How to help your child after a loved one dies


One of the most difficult things for parents is watching their child grieve after the death of someone they love. The emotions we face after a death are similar regardless of age, but so often, kids have yet to fully understand the finality of death.

What makes grief difficult for parents is you can't make it better. Your child may feel depressed, angry, confused or anxious; they now grasp the reality that people they love die, and this can be frightening.

People often experience grief reactions in waves that come and go. Often, grief is most intense soon after someone has died. But some people don't feel their grief right away. They may feel numbness, shock, or disbelief. It can take time for the reality to sink in that the person is gone.

It's important to recognise that many children struggle with talking in the same way that adults may discuss these feelings. Consider taking a walk with them while they talk; engaging in physical activity while they share feelings is often one of the easiest ways for kids to express themselves.

While they are trying to process their loss, reviewing the stages of grief with your kids is essential. This can help them to understand that what they are feeling is normal. Remind them that we all go through these stages at our own pace and there is no right or wrong way to do it. The most common stages of grief are:

  • Denial
  • Anger
  • Depression
  • Acceptance.

Your child may feel depressed, angry, confused or anxious; they now understand that people they love die, and this is terrifying. Bereavement is often a messy process for children. They may act out, putting their feelings into impulsive actions, or they may act in, becoming anxious or depressed, especially if grief triggers an acute awareness of other deaths.

If you are feeling overwhelmed with how to help, here are some quick tips that you can reference:

  • Acknowledge your child's presence, their importance, thoughts and feelings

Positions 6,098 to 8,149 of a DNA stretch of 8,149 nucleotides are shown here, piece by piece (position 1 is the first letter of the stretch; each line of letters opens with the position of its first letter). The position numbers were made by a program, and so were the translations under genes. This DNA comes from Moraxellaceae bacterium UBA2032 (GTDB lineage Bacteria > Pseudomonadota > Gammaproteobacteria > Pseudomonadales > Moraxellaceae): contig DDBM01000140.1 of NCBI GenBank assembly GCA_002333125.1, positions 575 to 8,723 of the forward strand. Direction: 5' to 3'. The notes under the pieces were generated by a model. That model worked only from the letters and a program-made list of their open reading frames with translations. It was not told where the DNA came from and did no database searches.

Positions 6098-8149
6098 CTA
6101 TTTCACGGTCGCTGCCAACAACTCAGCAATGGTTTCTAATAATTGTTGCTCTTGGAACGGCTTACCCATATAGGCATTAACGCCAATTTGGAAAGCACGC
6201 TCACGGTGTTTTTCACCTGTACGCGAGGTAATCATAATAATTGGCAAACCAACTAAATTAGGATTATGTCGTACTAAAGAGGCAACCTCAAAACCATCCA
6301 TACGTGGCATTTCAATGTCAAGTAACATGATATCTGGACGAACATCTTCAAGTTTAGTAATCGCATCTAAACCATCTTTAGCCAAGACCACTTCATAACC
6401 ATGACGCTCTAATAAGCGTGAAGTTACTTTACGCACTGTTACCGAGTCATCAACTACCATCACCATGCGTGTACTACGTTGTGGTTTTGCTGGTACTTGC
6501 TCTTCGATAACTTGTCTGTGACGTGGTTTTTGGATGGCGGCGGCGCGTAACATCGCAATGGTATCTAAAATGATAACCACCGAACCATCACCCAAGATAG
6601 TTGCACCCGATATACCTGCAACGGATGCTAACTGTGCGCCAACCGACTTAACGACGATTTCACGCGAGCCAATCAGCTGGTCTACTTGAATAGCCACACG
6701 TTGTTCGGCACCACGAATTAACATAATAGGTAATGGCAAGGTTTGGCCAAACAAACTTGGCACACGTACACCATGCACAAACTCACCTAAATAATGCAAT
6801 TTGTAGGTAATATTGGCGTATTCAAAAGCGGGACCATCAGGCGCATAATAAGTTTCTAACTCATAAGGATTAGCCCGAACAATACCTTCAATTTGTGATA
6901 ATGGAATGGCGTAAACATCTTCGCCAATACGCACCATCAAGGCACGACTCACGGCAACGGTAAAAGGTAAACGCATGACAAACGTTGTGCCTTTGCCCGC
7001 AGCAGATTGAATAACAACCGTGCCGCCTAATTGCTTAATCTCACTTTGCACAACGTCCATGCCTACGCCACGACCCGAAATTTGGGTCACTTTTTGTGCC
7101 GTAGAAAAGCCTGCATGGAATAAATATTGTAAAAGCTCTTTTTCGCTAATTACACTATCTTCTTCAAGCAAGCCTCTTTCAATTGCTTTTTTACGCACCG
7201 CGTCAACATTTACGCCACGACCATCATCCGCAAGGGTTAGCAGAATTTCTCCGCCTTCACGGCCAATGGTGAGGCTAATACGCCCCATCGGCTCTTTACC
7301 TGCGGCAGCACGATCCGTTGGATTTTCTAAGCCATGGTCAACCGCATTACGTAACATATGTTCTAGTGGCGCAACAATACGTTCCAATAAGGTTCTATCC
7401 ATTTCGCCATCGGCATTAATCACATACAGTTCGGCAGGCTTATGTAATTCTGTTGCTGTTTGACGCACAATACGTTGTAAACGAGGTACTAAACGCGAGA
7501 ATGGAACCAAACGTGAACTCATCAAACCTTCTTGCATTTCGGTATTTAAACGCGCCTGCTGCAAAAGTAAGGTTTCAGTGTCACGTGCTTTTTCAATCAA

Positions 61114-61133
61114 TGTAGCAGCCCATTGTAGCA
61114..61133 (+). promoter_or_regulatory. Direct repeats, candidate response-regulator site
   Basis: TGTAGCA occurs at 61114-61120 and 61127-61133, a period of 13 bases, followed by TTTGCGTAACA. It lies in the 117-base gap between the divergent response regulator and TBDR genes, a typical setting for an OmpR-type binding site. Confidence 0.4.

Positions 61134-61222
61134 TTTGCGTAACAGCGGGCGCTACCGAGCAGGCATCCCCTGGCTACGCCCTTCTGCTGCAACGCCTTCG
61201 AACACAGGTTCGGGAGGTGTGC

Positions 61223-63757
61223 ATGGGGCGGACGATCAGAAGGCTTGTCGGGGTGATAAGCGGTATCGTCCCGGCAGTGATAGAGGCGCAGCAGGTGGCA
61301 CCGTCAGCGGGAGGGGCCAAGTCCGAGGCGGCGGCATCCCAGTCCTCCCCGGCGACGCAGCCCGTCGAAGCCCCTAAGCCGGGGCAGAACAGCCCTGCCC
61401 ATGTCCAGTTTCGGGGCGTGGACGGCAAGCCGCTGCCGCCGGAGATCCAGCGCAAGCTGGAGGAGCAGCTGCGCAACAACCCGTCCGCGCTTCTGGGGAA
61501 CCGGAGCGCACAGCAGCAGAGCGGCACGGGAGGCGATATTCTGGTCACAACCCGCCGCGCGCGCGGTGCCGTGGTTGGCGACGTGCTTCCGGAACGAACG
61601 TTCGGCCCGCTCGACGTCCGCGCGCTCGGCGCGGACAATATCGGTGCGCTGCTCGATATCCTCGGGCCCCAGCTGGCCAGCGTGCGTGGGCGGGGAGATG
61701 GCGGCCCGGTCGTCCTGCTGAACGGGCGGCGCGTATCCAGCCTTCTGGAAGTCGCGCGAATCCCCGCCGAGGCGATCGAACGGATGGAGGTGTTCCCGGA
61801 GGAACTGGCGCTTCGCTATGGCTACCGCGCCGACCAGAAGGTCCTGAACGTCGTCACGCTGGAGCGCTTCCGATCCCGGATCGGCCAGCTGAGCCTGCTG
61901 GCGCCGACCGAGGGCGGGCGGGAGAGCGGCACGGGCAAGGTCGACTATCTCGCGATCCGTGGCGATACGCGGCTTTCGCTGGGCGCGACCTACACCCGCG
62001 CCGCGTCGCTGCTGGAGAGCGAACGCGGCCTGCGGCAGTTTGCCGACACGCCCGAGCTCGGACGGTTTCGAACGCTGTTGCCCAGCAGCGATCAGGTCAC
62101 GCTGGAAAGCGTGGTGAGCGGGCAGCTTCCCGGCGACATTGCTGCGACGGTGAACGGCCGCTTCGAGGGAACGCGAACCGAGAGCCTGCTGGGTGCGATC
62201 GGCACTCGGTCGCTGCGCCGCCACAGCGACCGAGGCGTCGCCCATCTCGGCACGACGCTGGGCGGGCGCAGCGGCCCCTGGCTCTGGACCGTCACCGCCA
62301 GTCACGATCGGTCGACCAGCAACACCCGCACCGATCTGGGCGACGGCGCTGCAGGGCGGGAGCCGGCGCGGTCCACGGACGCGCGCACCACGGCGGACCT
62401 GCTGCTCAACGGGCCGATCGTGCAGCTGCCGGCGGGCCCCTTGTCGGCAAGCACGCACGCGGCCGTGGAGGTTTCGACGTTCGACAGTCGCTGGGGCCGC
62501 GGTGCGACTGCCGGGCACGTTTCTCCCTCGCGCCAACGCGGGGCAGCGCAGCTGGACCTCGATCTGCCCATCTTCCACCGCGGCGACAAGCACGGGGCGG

• Be patient and open-minded. Allow them to grieve in their own way
  • Be available - sit with them, listen, and answer their questions
  • Let them know that a range of emotions is normal
  • Validate their feelings and do not minimise them
  • Give them permission to put their grief and sadness on hold. Remind them that it is healthy to still experience happiness and move on with their life
  • Check in with the adults involved in their life - it takes a village to work through this
  • Continue to provide routine and structure - it helps them feel safe and secure. It also gives them a sense of control in a chaotic time
  • Continue to be a source of support. Even if children seem to be over their grief, they may still be dealing with feelings around the incident long after others have moved on.

~ Please always remember, it's okay if you don't have all the answers ~


Sara Lindburg has a B.S. in Exercise Science and an M.Ed. in Counselling. A 41-year-old wife, mother, and full-time secondary school counsellor, she combines 20-plus years' experience in the fitness and counselling fields and she has found her passion in inspiring other women to be the best version of themselves on her Facebook page FitMom. Her inspiration for writing comes from her 6-year-old son, Cooper, and 8-year-old daughter, Hanna.